By Mark Tapscott
A subpoena issued by the House Select Committee to Investigate the January 6 Attack on the United States Capitol seeking private cell phone information from Verizon is not valid for at least five reasons, according to a lawsuit filed earlier this week in federal court by a noted constitutional law professor.
The suit, filed on Dec. 14 by Professor John Eastman in the U.S. District Court for the District of Columbia, asks that the select committee’s subpoena to Verizon for his “phone records, text messages, contact lists, etc. for the period of November 1, 2020 to January 31, 2021,” be declared invalid.
Eastman’s action is one of several recently filed in federal court that could result in a court ruling that forces Speaker of the House Nancy Pelosi and other Democratic leaders to either reorganize and relaunch the select committee or shut it down completely.
Eastman claimed the subpoena to Verizon is invalid for the following reasons:
- “First, public statements by J6 Committee members make clear that the Committee is attempting to exercise a law enforcement function, rather than genuine legislative activity. The United States Congress has no power to issue subpoenas for law enforcement purposes.
- “Second, the subpoena was issued in violation of House Rules and the J6 Committee’s own authorizing resolution … the Committee’s lack of validly appointed minority members or a validly appointed “ranking minority member” makes such compliance impossible. A subpoena issued in violation of applicable House Rules is invalid.
- “Third, the subpoena violates the Fourth Amendment. Dr. Eastman has a reasonable expectation of privacy in the private cellphone information which the Committee now seeks to access without a search warrant.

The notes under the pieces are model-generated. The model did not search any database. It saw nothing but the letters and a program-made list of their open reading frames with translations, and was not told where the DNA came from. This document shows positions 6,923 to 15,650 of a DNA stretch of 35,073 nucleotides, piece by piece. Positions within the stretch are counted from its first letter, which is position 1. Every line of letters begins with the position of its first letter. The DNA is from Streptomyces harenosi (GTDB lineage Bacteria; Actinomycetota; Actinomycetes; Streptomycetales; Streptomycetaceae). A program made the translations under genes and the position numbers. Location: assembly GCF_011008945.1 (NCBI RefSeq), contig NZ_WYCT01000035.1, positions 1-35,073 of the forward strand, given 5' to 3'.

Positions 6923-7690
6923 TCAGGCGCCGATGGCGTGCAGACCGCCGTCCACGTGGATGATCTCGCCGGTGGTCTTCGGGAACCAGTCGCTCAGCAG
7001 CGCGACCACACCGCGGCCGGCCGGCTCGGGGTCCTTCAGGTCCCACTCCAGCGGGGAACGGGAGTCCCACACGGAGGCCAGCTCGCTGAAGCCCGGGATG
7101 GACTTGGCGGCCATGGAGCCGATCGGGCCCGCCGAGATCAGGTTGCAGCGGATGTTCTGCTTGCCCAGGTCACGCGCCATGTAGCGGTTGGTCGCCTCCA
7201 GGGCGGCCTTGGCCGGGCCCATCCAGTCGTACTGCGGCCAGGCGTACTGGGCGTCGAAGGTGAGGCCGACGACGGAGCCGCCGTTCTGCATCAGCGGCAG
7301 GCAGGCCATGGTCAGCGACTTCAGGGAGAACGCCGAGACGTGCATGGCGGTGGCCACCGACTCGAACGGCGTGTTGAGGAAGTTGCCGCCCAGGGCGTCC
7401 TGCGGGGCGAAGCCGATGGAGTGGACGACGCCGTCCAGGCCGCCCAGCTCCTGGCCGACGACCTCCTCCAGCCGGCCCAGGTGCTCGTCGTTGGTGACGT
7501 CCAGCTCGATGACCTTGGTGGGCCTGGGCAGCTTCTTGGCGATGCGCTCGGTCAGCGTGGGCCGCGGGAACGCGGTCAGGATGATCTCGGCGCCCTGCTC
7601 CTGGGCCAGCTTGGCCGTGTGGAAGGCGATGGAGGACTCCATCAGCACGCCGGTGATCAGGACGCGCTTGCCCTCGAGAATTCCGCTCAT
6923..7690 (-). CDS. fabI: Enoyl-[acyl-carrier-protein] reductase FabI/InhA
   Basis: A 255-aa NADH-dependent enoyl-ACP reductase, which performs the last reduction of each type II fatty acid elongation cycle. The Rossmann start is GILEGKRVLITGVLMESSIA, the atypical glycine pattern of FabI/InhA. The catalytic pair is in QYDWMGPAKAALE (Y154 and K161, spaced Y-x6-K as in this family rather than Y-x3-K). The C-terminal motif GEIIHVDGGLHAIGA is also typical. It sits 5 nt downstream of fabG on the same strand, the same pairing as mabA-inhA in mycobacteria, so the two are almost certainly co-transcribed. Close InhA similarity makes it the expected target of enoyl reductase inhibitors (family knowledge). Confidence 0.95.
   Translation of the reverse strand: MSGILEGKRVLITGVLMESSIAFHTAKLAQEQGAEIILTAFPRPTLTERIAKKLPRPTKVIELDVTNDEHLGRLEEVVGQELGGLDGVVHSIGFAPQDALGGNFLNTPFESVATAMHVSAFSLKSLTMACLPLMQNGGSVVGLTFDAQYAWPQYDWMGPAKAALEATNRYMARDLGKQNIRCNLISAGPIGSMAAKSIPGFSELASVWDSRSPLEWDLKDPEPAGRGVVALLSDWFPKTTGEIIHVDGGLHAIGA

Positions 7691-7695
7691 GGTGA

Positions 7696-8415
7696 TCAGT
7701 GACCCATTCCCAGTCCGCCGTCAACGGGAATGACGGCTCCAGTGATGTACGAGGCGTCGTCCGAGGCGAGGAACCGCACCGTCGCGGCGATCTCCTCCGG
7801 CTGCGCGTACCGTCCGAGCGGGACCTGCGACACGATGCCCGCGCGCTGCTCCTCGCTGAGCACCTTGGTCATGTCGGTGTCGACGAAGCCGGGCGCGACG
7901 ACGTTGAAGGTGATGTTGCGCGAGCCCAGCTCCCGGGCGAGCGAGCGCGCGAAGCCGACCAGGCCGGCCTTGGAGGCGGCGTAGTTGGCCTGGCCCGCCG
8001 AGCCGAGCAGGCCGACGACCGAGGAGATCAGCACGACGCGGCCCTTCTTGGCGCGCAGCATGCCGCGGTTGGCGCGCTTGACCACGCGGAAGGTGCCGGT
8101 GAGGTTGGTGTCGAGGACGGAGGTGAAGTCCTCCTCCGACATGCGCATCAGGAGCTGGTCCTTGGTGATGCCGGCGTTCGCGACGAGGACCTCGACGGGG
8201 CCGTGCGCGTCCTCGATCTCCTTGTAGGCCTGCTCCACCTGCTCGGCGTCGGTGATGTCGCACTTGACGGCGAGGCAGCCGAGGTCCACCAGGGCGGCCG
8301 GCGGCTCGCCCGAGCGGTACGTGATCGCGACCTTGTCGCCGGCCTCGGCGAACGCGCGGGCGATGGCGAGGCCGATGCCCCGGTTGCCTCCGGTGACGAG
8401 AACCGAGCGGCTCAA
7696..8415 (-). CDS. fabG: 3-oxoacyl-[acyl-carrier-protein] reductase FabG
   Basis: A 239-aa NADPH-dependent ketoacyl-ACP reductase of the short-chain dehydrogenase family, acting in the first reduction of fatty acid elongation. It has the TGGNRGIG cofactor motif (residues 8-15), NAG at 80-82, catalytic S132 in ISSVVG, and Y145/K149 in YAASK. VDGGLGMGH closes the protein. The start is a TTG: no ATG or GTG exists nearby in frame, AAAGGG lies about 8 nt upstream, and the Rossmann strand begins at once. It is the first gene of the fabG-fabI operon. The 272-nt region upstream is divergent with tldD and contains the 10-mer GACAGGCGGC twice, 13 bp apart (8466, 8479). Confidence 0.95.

- “Fourth, the subpoena violates the First Amendment. The subpoena seeks detailed information on Dr. Eastman’s protected First Amendment activity. Allowing a highly partisan congressional committee to invade the First Amendment activity of a political opponent would have a chilling effect on free speech.
- “Finally, the subpoena infringes attorney client privilege. In addition to his academic work, Dr. Eastman is engaged in the practice of law representing clients. The subpoena makes no provision for protecting attorney client privileged information.”
Eastman, who describes himself in the suit as “a political conservative who supported former President Donald Trump, which puts him at odds with the Committee’s highly partisan membership,” is a former Dean of the Chapman University Law School and professor of Constitutional Law, Legal History, and Property.
Separately, the select committee said it also subpoenaed Eastman for deposition because he “appeared to have been instrumental in advising President Trump that Vice President [Mike] Pence could determine which electors were recognized on January 6, a view that many of those who attacked the Capitol also shared.”
Also filing suit earlier this week against the select committee were four political consultants who helped stage the peaceful January 6 White House rally in support of Trump that preceded the riot later that day at the Capitol.
The four include Justin Caporale, described as the “Project Manager,” Tim Unes, the founder of Event Strategies, Megan Powers, listed as “Operations Manager,” and Maggie Mulvaney, the “VIP Lead” for the rally.